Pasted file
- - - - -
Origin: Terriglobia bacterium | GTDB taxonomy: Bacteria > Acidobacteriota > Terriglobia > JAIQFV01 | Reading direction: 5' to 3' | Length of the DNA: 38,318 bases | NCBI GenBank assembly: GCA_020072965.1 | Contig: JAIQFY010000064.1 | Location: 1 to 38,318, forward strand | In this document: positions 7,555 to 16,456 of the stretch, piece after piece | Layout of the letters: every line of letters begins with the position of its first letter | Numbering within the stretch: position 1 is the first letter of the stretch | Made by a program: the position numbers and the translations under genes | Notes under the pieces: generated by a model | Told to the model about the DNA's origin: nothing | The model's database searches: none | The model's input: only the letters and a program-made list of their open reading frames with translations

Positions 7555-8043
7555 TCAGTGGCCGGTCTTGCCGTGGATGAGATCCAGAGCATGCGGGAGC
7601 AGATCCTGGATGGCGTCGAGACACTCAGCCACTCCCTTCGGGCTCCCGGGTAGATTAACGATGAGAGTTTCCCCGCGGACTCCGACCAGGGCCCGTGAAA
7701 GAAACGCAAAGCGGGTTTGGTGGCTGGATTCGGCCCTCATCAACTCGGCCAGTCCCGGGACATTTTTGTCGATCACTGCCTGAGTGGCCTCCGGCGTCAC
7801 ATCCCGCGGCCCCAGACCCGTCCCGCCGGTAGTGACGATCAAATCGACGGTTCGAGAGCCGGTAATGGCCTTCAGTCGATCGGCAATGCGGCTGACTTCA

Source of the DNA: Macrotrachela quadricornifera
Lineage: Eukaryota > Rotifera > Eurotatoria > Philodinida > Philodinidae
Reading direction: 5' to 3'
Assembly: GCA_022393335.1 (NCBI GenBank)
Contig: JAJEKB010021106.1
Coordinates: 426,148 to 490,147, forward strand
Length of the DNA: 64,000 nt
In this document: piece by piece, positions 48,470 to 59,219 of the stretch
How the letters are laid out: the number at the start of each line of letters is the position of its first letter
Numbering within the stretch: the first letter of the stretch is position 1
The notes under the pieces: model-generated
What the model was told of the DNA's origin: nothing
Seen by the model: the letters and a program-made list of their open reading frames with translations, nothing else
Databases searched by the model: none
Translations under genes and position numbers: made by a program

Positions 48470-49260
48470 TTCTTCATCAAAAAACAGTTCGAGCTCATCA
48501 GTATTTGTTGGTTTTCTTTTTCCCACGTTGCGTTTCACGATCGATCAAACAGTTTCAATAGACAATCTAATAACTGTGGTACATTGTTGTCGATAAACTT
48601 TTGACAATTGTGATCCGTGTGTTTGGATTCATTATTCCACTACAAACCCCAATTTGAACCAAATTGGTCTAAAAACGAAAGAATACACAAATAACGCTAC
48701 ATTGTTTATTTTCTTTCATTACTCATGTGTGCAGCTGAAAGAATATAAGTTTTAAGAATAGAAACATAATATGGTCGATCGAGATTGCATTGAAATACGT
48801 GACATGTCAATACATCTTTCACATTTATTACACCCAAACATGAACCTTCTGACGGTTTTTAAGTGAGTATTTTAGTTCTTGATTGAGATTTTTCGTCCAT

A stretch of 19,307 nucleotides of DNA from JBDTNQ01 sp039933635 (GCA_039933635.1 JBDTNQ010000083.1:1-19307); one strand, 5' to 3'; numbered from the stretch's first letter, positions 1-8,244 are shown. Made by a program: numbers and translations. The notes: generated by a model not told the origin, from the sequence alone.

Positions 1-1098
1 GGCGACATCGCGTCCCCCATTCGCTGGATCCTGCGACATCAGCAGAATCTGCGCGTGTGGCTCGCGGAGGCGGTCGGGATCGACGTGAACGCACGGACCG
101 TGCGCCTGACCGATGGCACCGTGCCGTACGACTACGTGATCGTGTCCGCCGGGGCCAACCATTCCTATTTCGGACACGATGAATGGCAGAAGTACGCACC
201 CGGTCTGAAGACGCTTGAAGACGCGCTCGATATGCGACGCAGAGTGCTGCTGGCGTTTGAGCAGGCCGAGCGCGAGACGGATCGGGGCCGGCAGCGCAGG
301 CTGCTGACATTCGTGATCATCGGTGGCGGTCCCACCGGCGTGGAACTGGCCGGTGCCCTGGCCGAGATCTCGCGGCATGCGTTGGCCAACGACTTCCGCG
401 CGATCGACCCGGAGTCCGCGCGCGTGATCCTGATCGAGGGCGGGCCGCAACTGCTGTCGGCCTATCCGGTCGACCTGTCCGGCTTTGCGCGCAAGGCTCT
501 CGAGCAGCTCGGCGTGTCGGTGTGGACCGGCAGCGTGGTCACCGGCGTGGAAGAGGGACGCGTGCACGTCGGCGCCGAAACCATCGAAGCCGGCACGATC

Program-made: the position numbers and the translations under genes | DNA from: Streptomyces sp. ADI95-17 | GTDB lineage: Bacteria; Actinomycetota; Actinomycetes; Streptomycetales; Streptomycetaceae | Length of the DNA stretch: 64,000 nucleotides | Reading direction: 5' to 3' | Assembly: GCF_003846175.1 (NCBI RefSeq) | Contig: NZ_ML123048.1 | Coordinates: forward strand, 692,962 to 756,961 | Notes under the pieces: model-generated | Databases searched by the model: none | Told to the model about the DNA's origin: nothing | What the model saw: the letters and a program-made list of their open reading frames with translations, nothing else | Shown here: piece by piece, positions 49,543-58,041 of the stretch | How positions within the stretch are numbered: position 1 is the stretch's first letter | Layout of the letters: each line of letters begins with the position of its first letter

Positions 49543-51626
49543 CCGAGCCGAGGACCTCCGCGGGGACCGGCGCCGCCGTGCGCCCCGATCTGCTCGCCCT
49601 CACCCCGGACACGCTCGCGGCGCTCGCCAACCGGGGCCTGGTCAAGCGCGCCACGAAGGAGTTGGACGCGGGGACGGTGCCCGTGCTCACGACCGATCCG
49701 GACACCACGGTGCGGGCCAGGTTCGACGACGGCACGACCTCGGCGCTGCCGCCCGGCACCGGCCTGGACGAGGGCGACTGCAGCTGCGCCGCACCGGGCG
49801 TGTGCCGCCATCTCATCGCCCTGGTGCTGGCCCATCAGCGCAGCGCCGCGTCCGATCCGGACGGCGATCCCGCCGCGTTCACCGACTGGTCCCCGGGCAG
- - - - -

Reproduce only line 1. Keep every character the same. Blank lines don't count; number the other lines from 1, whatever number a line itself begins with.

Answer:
Origin: Terriglobia bacterium | GTDB taxonomy: Bacteria > Acidobacteriota > Terriglobia > JAIQFV01 | Reading direction: 5' to 3' | Length of the DNA: 38,318 bases | NCBI GenBank assembly: GCA_020072965.1 | Contig: JAIQFY010000064.1 | Location: 1 to 38,318, forward strand | In this document: positions 7,555 to 16,456 of the stretch, piece after piece | Layout of the letters: every line of letters begins with the position of its first letter | Numbering within the stretch: position 1 is the first letter of the stretch | Made by a program: the position numbers and the translations under genes | Notes under the pieces: generated by a model | Told to the model about the DNA's origin: nothing | The model's database searches: none | The model's input: only the letters and a program-made list of their open reading frames with translations